cp -R $dest/.tmp/ $dest/releases/$f
# Update the symlink to point to the latest release (atomic).
ln -sfn $dest/releases/$f $dest/live-app
# Clean up.
rm -rf $dest/.tmp/*

Note: This assumes any cache directories or resources which need to persist are kept outside of the working directory.

If your application requires these types of resources, a little extra work will be required in order to update the paths to the directories. This method also requires a little more disk space on your destination server since you’ll be storing previous releases. The upside is that at any point in time the codebase can be reverted to a previous release. Essentially, you get cheap version control.

Configuration File Strategies

There is no shortage of libraries in any language to handle the configurations for an application. When considering a production environment, the following should be true:

  • Sensitive credentials/keys should not be stored in any repository.
  • The environment should be replicable (e.g. DRY, immutable).
  • These sensitive items should be maintained in one place.

We recommend the one of the following strategies for handling this:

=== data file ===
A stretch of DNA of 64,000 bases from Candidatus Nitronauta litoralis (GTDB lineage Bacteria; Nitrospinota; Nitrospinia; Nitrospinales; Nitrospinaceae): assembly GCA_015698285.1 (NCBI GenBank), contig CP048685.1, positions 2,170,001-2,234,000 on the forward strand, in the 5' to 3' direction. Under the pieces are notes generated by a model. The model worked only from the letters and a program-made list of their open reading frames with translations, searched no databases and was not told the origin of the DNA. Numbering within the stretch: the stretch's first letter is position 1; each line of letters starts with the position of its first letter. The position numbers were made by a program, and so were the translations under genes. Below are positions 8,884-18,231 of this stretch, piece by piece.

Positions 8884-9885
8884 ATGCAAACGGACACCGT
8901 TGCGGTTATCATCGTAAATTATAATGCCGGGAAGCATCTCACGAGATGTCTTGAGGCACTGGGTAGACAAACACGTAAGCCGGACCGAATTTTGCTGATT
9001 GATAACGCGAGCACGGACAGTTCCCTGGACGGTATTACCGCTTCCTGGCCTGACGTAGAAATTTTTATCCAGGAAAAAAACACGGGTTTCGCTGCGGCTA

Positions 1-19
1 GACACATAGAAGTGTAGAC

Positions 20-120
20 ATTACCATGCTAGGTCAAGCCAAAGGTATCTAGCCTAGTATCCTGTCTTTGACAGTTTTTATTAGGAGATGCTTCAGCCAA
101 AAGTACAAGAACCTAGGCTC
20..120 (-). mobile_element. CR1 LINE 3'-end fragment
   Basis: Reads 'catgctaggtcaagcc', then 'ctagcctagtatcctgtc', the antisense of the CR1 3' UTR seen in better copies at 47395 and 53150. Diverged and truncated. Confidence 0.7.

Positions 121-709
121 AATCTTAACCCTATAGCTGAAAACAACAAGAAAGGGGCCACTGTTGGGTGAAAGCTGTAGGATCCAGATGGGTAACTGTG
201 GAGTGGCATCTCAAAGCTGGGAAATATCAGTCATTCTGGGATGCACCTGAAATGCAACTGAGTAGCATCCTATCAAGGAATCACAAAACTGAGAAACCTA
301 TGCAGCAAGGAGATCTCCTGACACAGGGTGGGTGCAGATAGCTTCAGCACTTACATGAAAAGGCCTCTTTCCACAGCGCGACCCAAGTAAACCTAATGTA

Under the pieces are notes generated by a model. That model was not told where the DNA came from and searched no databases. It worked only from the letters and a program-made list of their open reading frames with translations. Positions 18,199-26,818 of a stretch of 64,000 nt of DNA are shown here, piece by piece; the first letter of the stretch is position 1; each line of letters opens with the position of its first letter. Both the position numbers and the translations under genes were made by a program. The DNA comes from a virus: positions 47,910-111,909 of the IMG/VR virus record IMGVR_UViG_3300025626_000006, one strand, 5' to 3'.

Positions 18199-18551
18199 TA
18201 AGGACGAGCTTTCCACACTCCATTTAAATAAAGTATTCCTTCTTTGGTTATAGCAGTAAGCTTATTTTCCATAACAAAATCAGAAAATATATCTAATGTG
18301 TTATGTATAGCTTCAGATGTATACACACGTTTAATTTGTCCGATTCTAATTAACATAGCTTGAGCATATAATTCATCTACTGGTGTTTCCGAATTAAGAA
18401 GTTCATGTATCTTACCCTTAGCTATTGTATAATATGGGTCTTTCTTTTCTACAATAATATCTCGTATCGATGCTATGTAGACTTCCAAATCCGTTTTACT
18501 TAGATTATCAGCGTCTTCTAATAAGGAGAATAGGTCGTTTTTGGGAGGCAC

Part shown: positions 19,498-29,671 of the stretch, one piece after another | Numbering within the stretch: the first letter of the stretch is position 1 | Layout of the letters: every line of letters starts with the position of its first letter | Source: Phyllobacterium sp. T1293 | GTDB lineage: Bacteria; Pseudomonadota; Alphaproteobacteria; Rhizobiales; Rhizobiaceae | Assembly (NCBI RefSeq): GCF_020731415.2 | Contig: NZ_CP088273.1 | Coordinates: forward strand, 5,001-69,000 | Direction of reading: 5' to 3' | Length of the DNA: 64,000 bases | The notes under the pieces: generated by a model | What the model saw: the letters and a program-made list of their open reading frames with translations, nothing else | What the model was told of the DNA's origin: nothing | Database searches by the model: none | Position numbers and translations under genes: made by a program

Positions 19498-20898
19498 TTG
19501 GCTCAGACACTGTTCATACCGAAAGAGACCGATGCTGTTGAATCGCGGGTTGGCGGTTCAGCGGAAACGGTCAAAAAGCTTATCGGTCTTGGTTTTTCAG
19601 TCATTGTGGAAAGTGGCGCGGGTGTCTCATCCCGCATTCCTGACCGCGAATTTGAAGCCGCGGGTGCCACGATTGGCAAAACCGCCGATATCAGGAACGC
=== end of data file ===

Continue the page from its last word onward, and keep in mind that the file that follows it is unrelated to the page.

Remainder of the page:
1. Immutable configuration files: By using Stackahoy’s encrypted dynamic configuration files feature, files are destroyed and created on every deployment. This also works great for Docker Deployments, since you can just volume the dynamic configuration file to the running container.
  2. Environmental Variables: This method is dependent on your hosting provider and/or other SaaS products. Some potential solutions are: AWS Key store, setting environmental variable in GCE

Docker Deployment

This is by far the most popular and powerful deployment pipeline. First take a look at the diagram, and we’ll break it down.

Docker Deployment Pipeline Diagram

This deployment requires a CI runner and a Docker registry. In a nutshell, the runner will test the code, build the image, then upload the image to the registry.

Stackahoy makes it easy to decouple and trigger the deployment by using the Stackahoy CLI tool. Here is a snippet from the deployment stage of a GitLab CI pipeline:

image: stackahoy/stackahoy-cli
stage: deploy
- stackahoy deploy -b production -r $REPO_ID -t $STACKAHOY_TOKEN
- production

In a single line we are using the official stackahoy/stackahoy-cli image to run the command so we don’t have to manually install the tool. Alternatively, you could just npm i -g stackahoy-cli.

If you’re using docker-compose, a simple way to handle the actual deployment is to just run the following post-deployment commands:

# Pull the latest image that was created in the registry.
docker-compose pull
# (Re)create any changed containers.
docker-compose up -d

Alternatively, you could be initiating Docker Swarm, a bash script or Kubernetes for this stage.


This is a living and breathing document and will be updated with the rapidly evolving technology. Stay tuned for new serverless (Lamba & GCE Functions) features coming soon to Stackahoy as well!